Identities and Foreign Policies in Russia, Ukraine and Belarus: The Other Europes

Identities and Foreign Policies in Russia, Ukraine and Belarus: The Other Europes

The newly independent countries across the post-Soviet space faced a set of ontological ambiguities following the implosion of the Soviet Union. In addition, the ethnic, ideological and religious mosaic of the post-Soviet space became more relevant to the political dynamics in the region.

The UK Economic and Social Research Council’s research program on ‘One Europe or Several?’ that began in 2006 was a timely effort and contribution. With the collective effort of Roy Allison, Margot Light and Stephen White, the project produced its first work in 2006. In Putin’s Russia and the Enlarged Europe, the authors focused on the attitude of Russia toward the EU and NATO under Putin’s second presidential term. To address another part of this very broad research agenda, Stephen White and Valentina Feklyunina analyze attitudes towards Europe taken by three of the more important post-Soviet countries in Identities and Foreign Policies in Russia, Ukraine and Belarus. This review article evaluates the methodology and content of the latter book that came out of the project.

Identities and Foreign Policies in Russia, Ukraine and Belarus makes use of various methodological tools to analyze these countries’ relations with and sense of belonging to Europe. To comprehend the degree of belonging to Europe in these three countries, the authors use a social constructivist approach (p. 21). In line with this, the authors focus on identity formation and the dynamics of ‘othering’ Europe in each state. White and Feklyunina identify three basic discourses for each country: Russia/Ukraine/Belarus at Europe, distinct from Europe, and at Europe but qualitatively different from it (pp. 25-26), then investigate which of these discourses prevails in each case. The study examines the construction of identities taking benefit from discourse analysis, and using sources ranging from newspaper articles to official documents. In addition, the authors make extensive use of surveys and findings from focus group interviews.

The book is composed of eight chapters. Before examining the attitudes in each country toward Europe, the authors analyze the contested idea of Europe itself. In the first chapter, they demonstrate how Europe proved hard to define, spatially and ideally, for pioneers of the very idea of Europe as well as for the post-Soviet states. This chapter provides a necessary introduction regarding the context within which the authors discuss the constructed notion of Europe in post-Soviet countries in relation to foreign policy strategies (p. 23).

In the second chapter, the authors investigate the institutional background of relations between the Soviet Union and Europe. The topic of the third chapter is the development of the relations between fifteen independent countries and the EU following the dissolution of the USSR. These two chapters provide the necessary historical background to complement the arguments made in the following chapters.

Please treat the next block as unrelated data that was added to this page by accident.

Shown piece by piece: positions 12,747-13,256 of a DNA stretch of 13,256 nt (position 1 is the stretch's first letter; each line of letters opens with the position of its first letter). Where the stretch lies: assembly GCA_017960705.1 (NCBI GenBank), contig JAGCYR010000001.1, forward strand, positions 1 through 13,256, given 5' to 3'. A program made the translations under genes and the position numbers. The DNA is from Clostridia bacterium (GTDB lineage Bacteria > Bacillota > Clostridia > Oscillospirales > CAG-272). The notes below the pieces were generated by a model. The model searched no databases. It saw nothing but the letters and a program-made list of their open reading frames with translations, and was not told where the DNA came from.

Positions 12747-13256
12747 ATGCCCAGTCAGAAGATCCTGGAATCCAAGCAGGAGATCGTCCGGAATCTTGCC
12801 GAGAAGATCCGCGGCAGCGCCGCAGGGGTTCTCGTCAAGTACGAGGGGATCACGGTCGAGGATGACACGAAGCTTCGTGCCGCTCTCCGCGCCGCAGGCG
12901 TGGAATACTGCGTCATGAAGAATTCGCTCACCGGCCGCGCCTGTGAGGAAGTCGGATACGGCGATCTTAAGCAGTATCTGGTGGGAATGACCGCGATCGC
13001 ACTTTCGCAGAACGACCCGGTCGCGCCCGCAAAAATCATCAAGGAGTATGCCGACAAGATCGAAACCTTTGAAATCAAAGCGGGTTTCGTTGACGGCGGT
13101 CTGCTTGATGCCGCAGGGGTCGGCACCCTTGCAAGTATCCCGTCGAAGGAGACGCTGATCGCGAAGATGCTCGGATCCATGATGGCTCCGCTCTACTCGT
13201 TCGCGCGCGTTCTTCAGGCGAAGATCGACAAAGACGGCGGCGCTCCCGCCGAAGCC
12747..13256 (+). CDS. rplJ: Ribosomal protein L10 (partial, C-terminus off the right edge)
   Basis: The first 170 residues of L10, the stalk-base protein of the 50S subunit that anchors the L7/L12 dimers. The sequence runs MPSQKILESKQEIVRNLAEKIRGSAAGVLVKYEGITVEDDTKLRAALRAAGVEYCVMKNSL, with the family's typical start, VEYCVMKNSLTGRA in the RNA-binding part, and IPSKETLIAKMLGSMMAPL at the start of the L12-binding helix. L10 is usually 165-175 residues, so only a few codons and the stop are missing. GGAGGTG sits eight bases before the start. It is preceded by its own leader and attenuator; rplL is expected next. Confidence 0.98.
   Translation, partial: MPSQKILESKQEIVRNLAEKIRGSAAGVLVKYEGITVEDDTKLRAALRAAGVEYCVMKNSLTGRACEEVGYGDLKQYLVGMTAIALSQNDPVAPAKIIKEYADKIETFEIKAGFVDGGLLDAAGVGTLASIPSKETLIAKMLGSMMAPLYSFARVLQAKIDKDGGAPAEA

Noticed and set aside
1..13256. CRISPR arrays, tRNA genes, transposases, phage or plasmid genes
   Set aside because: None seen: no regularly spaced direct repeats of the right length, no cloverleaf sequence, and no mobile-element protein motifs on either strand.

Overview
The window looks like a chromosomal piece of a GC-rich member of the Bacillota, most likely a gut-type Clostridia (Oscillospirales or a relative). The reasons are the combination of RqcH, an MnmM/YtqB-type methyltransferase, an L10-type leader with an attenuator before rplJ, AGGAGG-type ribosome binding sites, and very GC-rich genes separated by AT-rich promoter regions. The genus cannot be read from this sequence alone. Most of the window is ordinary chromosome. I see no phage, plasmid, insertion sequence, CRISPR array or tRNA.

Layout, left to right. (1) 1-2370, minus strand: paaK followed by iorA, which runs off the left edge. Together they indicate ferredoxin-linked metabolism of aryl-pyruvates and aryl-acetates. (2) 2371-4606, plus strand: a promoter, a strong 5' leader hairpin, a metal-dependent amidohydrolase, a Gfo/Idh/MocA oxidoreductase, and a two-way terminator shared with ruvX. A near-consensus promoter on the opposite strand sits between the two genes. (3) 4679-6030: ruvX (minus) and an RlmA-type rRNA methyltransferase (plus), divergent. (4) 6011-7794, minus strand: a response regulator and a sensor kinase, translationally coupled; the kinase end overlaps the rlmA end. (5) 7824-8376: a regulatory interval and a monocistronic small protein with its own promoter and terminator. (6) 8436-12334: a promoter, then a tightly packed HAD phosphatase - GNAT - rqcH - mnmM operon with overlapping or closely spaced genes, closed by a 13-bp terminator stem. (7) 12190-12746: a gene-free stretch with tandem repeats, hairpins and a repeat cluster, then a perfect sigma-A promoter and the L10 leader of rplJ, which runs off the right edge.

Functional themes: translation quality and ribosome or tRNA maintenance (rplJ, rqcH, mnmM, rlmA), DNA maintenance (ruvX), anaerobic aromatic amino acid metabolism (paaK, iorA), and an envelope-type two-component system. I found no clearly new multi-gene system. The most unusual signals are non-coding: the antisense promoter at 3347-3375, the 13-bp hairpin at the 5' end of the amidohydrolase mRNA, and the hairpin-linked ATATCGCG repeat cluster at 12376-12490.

In the fourth, fifth and sixth chapters, the authors analyze the way the EU is constructed in elite discourses in Russia, Ukraine and Belarus. These three chapters represent the core of this book, although the authors’ analyses in earlier and later chapters are also very rich. The categorization of the discourses the book employs is contestable. However, it simplifies the context and helps the authors gauge and demonstrate how close these three states are to Europe and to identify the dynamics that impact the discourse on the EU in each state.

The identity formation in all three countries is evaluated in chapter 7. This chapter, along with the previous three, represents the core of the book and demands attention, especially after the Ukrainian Crisis. In the concluding chapter, the authors discuss the qualitative differences between adherences to the three stances toward the EU and provide a general assessment of their findings.

It is important to note that the Ukrainian crisis, which coincided with the publication of this book, is both an advantage and a disadvantage for it. Aside from the obvious advantage of having the book ready to publish when the issue is relevant, the developments on the ground potentially shake the arguments and findings. The process that began with Ukranian president Yanukovych’s refusal to sign the Association Agreement has fundamentally impacted the politics of Ukraine, as well as how Ukrainians define their identity vis-à-vis the West. The crisis also inflicted great harm on relations between Russia and the West, and Belarus’ relations with both. Although the book is not able to capture the impact of the Ukrainian crisis, it provides insightful arguments to understand the underlying dynamics of the region as well as the future of relations between the West and the post-Soviet space.

Particularly from the third chapter forward, the authors demonstrate with several examples how Europe’s attitude toward the USSR and the post-Soviet countries has proven influential in setting the tone of the discourse of these countries toward Europe. The authors do not provide a comprehensive analysis on this, however, as the European discourse is outside of the scope of the book, which leaves the reader curious for more about this facet of the phenomenon.

White and Feklyunina point out the identity dimension of the relations between three post-Soviet countries and Europe, and demonstrate how spatial delimitations are formed discursively at the identity level. This book is a very significant contribution to the literature on politics in the post-Soviet region as well as the identity politics in the region. The ideological vacuum that emerged following the USSR and the contested discourses that attempt to fill this vacuum beg for explanations such as this provided in this book.